move the room with energizers
Tools to inject energy into the process, get people moving, and have fun.
The main purpose of this activity is to remind and reflect on what group members or participants have been through and to create a collective experience and shared story. Every individual will gain a shared idea of what the group has been through together. Use this exercise at the end of a project or program as a way to reinforce learnings, celebrate highlights and create closure.
Prepare by rolling out a long piece of paper (5-10 meters) on the floor or on a wall. Draw a timeline representing the period of a project or team experience. Include dates and a few key events, but not more.
In some spaces, it will not be possible to use candles. In this case, have participants place post-its instead.
Ask participants to draw in elements of their experiences. They can include their highlights and lowlights of the journey, as well as insights, emotional highs and lows, challenges, successes, frustrations, stories and surprises, situations, learnings, and anything else that meant something. An alternative is to do this step using images from magazines. Spread out a large pile of old magazines, along with scissors and glue. Participants do the same as above, but using magazine cut-outs rather than drawings.
Put on music while participants to this. Give enough time that the paper becomes as full as possible (about 15-30 minutes, depending on the size of the group and length of the timeline)
After the map has been created, ask participants to walks around the map, reflecting in silence on the experiences they have shared. Ask them to begin thinking about the most important moments for them, individually. Give about 5-10 minutes for this step.
Finally, have participants sit or stand around the map in a circle. Then, one-by-one, participants place a candle (a tea light) the moment that has been the most important to them. After placing the candle, they briefly describe the moment and its significance. Continue until all participants have placed a candle and shared.
The purpose of this simple exercise is to demonstrate three key principles useful for creativity and idea generation: quantity is a condition for quality; building on the ideas of others; the ideas we come up with are usually all the same. The format is simple, with small groups standing and drawing apples. At the end of the exercise the whole group reflects and draws out learnings and reflections.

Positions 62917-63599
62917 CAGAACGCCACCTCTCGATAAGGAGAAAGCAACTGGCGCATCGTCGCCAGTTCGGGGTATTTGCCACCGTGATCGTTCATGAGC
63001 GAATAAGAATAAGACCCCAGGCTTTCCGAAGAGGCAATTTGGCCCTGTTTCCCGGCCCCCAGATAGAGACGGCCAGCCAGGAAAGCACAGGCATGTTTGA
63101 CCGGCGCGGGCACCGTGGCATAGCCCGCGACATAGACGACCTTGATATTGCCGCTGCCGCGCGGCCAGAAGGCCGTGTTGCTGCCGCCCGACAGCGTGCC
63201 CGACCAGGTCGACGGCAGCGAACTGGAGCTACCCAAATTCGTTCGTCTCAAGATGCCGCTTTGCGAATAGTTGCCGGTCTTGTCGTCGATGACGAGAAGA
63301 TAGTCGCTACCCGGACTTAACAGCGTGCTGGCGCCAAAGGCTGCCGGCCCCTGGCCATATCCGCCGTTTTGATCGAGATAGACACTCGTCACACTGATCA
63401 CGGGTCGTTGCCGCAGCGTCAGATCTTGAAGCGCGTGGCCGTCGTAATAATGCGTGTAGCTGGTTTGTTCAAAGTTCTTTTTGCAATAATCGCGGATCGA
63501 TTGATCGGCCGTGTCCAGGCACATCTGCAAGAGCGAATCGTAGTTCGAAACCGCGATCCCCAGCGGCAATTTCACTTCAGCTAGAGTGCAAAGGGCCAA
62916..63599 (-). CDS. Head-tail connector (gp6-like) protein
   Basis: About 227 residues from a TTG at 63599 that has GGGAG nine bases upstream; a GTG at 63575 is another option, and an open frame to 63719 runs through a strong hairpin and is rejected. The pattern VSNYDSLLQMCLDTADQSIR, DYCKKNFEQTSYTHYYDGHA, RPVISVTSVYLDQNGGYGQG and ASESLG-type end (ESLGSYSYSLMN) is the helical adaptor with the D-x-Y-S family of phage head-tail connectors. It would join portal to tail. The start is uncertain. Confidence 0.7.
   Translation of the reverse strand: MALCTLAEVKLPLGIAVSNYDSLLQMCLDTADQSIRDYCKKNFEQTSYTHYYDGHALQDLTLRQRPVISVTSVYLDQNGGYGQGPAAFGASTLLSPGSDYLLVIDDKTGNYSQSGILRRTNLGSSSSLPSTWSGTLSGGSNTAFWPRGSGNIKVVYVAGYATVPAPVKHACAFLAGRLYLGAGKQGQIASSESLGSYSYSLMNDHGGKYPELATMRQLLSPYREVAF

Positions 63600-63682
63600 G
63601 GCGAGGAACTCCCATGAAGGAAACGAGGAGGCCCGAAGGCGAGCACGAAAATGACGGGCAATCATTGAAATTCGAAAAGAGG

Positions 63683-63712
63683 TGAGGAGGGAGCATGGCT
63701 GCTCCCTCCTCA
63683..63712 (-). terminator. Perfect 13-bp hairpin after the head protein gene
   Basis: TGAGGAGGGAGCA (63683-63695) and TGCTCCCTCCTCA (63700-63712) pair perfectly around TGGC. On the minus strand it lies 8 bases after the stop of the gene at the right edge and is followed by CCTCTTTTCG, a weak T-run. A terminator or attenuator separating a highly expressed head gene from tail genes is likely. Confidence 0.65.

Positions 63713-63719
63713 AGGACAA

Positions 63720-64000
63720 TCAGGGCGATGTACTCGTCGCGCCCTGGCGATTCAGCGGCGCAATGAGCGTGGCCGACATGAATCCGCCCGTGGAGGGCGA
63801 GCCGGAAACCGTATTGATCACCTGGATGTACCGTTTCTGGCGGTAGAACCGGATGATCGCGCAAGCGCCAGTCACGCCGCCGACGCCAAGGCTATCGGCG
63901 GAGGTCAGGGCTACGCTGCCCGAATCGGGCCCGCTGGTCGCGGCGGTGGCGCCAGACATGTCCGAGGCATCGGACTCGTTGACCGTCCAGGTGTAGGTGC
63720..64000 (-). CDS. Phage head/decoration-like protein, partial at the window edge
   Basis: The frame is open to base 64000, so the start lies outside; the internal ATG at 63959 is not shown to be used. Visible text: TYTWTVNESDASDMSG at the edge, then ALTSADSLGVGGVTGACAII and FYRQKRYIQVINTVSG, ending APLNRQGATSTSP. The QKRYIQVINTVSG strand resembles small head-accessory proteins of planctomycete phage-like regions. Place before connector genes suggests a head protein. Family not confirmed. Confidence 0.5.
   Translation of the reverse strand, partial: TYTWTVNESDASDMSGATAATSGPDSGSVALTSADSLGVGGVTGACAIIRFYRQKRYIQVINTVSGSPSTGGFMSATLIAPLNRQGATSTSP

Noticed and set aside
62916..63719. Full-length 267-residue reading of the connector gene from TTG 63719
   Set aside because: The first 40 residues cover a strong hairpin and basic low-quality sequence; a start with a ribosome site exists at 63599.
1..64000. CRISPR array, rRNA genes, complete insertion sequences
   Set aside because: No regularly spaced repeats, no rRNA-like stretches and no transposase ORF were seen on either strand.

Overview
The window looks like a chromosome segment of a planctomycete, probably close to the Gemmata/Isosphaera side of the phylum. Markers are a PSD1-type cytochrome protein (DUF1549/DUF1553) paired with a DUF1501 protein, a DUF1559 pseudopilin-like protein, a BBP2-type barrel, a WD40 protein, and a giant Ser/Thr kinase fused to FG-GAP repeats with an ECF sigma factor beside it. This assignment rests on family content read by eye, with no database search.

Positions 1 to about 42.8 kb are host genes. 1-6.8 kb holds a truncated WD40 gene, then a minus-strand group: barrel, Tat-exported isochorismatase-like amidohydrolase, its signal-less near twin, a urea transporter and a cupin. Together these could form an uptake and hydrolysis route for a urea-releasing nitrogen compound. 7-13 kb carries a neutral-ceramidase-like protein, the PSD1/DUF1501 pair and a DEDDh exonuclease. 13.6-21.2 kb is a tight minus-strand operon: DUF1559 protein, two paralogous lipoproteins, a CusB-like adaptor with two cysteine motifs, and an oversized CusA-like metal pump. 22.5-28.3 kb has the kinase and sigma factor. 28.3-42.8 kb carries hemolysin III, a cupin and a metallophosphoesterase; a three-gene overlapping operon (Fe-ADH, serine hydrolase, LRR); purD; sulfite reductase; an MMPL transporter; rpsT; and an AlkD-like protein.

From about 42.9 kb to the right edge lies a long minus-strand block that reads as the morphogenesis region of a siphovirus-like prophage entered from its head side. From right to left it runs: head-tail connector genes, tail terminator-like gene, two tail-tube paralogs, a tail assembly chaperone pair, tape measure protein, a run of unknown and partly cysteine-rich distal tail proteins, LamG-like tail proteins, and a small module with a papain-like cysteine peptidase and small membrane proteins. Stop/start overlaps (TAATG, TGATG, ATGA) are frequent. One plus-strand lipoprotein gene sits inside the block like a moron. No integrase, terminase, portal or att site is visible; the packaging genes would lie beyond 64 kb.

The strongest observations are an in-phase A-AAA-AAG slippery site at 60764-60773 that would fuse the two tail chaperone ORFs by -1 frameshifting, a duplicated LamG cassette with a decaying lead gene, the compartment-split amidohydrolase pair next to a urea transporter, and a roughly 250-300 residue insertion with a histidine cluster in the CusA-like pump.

IDOARRT is a simple tool to support you to lead an effective meeting or group process by setting out clear purpose, structure and goals at the very beginning. It aims to enable all participants to understand every aspect of the meeting or process, which creates the security of a common ground to start from. The acronym stands for Intention, Desired Outcome, Agenda, Rules, Roles and Responsibilities and Time.
A short activity to run early in a program, focused on sharing fears, anxieties and uncertainties related to the program theme. The purpose is to create openness within a group. The stinky fish is a metaphor for "that thing that you carry around but don’t like to talk about; but the longer you hide it, the stinkier it gets." By putting stinky fish (fears and anxieties) on the table, participants begin relate to each other, become more comfortable sharing, and identify a clear area for development and learning.
A team-building activity in which a group is challenged to physically support one another in an endeavor to move from one end of a space to another. It requires working together creatively and strategically in order to solve a practical, physical problem. It tends to emphasize group communication, cooperation, leadership and membership, patience and problem-solving.
This workshop aims to help participants define, decide and achieve their goals. By supporting participants to envision where they want to be in a number of years on a holistic level, and defining the steps that will take them there, participants get a clearer picture of the action they need to take.
This exercise is useful for bringing groups together, to create interpersonal bonds, and to build trust. Participants stand opposite each other and have 30 seconds to give appreciative feedback to the other person. The group rotates until everyone has given feedback to everyone else. It is often used as part of wrap-up activities, to create an energized feeling to leave with.